I have not the slightest intention, Mr. Speaker, of getting outside your ruling. One result which peace would have—and in this I believe I am quite in order—would be that this loan of thirty millions would be absolutely unnecessary, and the country would be saved thirty millions in hard cash and in taxes, and instead of devoting that enormous sum to a war of extermination, bloodshed and misery, it might be devoted to some other national purpose which would be for the benefit and general utility of the community at large. It does seem to me that at this stage of the war it is uncalled for, it is unnecessary, it is un states man like for the Government to come forward and ask for thirty millions more in order to prosecute the war. Do you expect that a continuance of the war is going to cost thirty millions more? How is it going to be spent? How is it going to be done? The whole thing seems to me so outrageous, so unjust, and so unnecessary, that I cannot, at this stage, refrain from opposing this loan, in the interests of the great mass of the people of this country who agree with me. But I oppose it principally in behalf of my constituents, because it is to be applied in an unjust war, because we are already over-taxed, and from the very matter of fact and plain material point of view that, whereas the working people in Great Britain are getting a large part of this great sum back in the shape of wages, we in Ireland will not get a single £1. I conclude by asking the Chancellor of the Exchequer, quite seriously, if he could consider whether it be possible between now and this day week, when we have our set debate on the financial relations of Ireland, to see that some information is given us to show what proportion of this money is to be spent in Ireland for warlike stores and supplies. The Chancellor of the Exchequer may say that that is unnecessary. It is necessary, and for this reason; we are told that it may be possible we are overtaxed to a small extent, but that we get compensations in other directions.


The hon. Member cannot in this debate ask for information for the purposes of another debate.


I thought it would be more convenient to put the question to the right hon. Gentleman now than to put it on the Paper.


I could not answer the question in any case, as it relates to a matter which is not in my Department. It should be addressed to the representative of the War Department.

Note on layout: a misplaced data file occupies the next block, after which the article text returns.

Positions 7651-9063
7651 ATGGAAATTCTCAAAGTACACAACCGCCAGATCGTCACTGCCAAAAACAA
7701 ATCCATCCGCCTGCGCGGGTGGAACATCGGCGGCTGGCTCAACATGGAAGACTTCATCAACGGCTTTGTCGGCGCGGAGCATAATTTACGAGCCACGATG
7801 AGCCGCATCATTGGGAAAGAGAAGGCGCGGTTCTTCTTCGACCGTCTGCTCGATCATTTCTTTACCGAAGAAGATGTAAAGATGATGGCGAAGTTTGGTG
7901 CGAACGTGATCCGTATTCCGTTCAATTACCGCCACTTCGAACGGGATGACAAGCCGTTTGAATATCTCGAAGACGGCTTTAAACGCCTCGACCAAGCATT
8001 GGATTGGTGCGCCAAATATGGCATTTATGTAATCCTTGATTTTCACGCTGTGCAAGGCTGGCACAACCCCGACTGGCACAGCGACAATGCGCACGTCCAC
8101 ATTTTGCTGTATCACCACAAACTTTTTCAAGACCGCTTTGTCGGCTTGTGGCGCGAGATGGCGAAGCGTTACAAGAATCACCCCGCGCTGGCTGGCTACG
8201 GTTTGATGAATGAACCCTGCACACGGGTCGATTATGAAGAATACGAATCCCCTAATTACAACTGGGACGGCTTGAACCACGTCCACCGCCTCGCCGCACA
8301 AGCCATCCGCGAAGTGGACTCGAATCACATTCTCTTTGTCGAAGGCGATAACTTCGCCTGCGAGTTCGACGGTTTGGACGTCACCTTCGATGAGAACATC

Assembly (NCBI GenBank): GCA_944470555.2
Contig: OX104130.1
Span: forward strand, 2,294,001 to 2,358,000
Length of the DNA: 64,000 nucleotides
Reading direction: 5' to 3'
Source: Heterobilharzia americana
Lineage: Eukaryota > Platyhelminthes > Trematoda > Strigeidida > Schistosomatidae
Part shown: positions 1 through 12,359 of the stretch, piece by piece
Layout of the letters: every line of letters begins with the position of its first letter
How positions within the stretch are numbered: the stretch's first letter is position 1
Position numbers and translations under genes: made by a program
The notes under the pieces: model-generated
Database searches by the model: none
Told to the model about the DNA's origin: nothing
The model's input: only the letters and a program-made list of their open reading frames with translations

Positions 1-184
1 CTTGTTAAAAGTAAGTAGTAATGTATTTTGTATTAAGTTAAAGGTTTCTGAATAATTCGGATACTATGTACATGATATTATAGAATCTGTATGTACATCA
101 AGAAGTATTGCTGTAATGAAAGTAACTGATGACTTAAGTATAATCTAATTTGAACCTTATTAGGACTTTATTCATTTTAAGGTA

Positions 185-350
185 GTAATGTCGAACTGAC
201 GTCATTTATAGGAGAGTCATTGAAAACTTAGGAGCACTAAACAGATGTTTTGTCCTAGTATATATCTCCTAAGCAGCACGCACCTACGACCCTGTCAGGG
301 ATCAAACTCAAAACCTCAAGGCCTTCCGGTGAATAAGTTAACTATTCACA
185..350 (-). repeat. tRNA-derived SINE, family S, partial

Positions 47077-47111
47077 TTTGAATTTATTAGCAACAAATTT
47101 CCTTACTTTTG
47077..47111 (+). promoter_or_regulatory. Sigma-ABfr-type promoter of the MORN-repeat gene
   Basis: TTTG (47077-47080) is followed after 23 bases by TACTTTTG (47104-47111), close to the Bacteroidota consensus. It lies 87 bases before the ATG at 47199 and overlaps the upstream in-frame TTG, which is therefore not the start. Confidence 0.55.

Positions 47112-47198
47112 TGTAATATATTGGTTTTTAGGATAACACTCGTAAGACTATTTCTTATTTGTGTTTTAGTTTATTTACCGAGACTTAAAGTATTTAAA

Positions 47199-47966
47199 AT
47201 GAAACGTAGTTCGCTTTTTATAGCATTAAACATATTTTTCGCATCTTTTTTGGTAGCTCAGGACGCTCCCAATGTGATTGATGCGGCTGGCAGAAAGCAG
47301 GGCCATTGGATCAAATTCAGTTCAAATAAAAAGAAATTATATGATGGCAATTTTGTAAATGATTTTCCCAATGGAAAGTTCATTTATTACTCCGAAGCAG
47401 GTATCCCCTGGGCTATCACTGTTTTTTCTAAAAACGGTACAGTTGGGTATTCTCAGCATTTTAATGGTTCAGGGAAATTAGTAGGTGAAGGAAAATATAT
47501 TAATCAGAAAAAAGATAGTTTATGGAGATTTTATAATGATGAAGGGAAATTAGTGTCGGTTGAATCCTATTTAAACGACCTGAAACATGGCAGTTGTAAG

I did ask the right hon. Gentleman to use his influence to get the information supplied, because unless this information is given our debate cannot be brought to a satisfactory or useful conclusion.

MR. LOUGH (Islington, W.)

I do not wish to associate myself with the strong protest against this Bill which has come from the Irish bench. I venture to say that this is the only part of the Chancellor of the Exchequer's war proposals that I could approve of. I think the Budget is a very onerous one, and that if we have to find this additional money we could not do it better than by way of loan. But there are two faults I have to find with the Bill. One of them is its name. I think the Chancellor of the Exchequer might have taken a more judicious name than "War Loan Bill" and "War Stock Bill." I like to see this House exercise its influence in favour of peace. I know that wars must come sometimes, but we should try to carry out our arrangements in a way that would not popularise war. The loan might have been called "The South African Loan Bill" or "The Supply Loan Bill." It would have gone equally well, and in the course of time the war, and all that led to the war, would have been forgotten. Another fault I have with the Bill is that the Chancellor of the Exchequer has not told us how the loan will be redeemed. If he would throw further light on that subject he would make his scheme more perfect than at the present moment, and make it more acceptable to the country. Another point is, why is this Bill for thirty-five millions, and yet only thirty millions are to be issued? I see a rumour in the papers that the other five millions may be issued soon. If the right hon. Gentleman has any information to give on these points we shall be glad to hear it. The Chancellor of the Exchequer had said that up to Saturday last the number of applicants for the loan was eighteen thousand. I do not think that a very large number. If the loan was distributed to the amount of £500 to each applicant it would require 60,000 applicants to take up the entire loan. I do not desire to offer any opposition to the Bill, for on the whole it is the best way the finances of the war could be managed.